Kathleen Keane, |
My only familiarity with Kathleen Keane prior to receiving a review copy of her self-titled CD was as the amazingly talented and beautiful fiddler with Gaelic Storm, where she burst from the stage (and the band's third CD, Tree) with electrified energy. So I was surprised when I first played this CD and the first track featured her, not on fiddle, but on pennywhistle.
Time to read the promotional materials, Tom. Turns out the Chicago-born Kathleen is something of a renaissance woman of Irish music. Initially a gifted and award-winning whistler (dubbed a "child prodigy" by Martin Hayes), she took up the fiddle "just to keep her edge" -- and became a phenomenon with that instrument, too. She's a singer and songwriter, a composer and, if that's not enough, she studied Irish stepdancing under Michael Flatley of Riverdance/Lord of the Dance fame. Before Gaelic Storm, she played with the Drovers and Wilding, and she has written for several movie scores.
Back to the CD, which is a revelation for anyone who came expecting this to be a spotlight on her fiddling skills. It keeps you guessing, as she juggles whistle, fiddle, low whistle and vocal tracks; kudos to her for not trading simply on what she's best known for, which is obviously what some people would have wanted from her. She no doubt could have filled a lively fiddle album with ease, but this CD gives a sampling of her much broader range of talent.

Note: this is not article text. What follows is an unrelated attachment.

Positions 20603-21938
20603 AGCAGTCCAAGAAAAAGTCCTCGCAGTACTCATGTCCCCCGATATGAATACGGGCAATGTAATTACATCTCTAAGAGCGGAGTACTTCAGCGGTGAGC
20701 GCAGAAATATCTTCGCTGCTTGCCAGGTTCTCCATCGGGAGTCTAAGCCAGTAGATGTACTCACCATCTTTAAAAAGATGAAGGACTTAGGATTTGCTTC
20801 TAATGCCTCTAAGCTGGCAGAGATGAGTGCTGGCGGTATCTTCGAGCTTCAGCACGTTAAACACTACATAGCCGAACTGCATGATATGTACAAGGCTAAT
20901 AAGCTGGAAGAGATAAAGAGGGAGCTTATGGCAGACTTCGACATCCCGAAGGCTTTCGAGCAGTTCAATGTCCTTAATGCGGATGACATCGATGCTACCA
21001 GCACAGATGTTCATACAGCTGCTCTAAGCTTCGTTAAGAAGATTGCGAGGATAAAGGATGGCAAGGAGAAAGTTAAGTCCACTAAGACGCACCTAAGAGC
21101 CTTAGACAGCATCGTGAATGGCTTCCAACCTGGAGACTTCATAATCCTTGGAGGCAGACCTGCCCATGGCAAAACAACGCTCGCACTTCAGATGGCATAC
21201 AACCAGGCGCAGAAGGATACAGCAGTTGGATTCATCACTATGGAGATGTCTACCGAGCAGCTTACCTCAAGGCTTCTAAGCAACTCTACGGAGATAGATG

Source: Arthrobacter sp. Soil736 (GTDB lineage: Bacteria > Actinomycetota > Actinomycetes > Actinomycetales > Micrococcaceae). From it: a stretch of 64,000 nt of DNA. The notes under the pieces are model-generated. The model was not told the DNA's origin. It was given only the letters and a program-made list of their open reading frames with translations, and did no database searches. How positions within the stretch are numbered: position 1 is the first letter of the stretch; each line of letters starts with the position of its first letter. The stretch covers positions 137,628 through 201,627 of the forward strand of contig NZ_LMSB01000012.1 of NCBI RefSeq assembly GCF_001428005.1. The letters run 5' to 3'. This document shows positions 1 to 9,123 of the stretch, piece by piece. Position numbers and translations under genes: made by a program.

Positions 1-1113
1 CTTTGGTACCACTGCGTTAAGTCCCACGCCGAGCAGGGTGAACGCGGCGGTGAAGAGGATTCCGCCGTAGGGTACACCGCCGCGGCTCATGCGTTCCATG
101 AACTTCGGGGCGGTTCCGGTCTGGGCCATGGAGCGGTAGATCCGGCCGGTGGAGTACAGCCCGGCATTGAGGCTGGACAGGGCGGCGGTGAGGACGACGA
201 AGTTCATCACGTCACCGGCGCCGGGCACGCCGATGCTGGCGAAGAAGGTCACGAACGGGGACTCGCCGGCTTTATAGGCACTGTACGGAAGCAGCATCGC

The album begins with a lively reel set featuring Kathleen on whistle backed by piano. There are slow fiddle tunes, as well as one that creeps up on you like an unexpected session discovered down the street. "Patiently Waiting," an original composition, has an infectious, loping pace to it. She also slows the fast reel "Sally Gardens" down to a snail's pace, playing both fiddle and low whistle, swapping instruments during an intricate, finger-picked solo by guitarist George Pace.
The first song is the traditional "A Bunch of Thyme," which uses a garden metaphor for keeping one's virginity intact. "Fairy Queen" is Keane's own composition, a mystical and atmospheric song that is a little unsettling as an old man is granted the chance to relive his last day. The third and final song is the old Scottish saw, "Wild Mountain Thyme."
No question, I underestimated Kathleen Keane when she sent it to me. I expected amazing fiddling and got so much more. Now the only question is what she will tackle -- and master -- next. I'll be watching.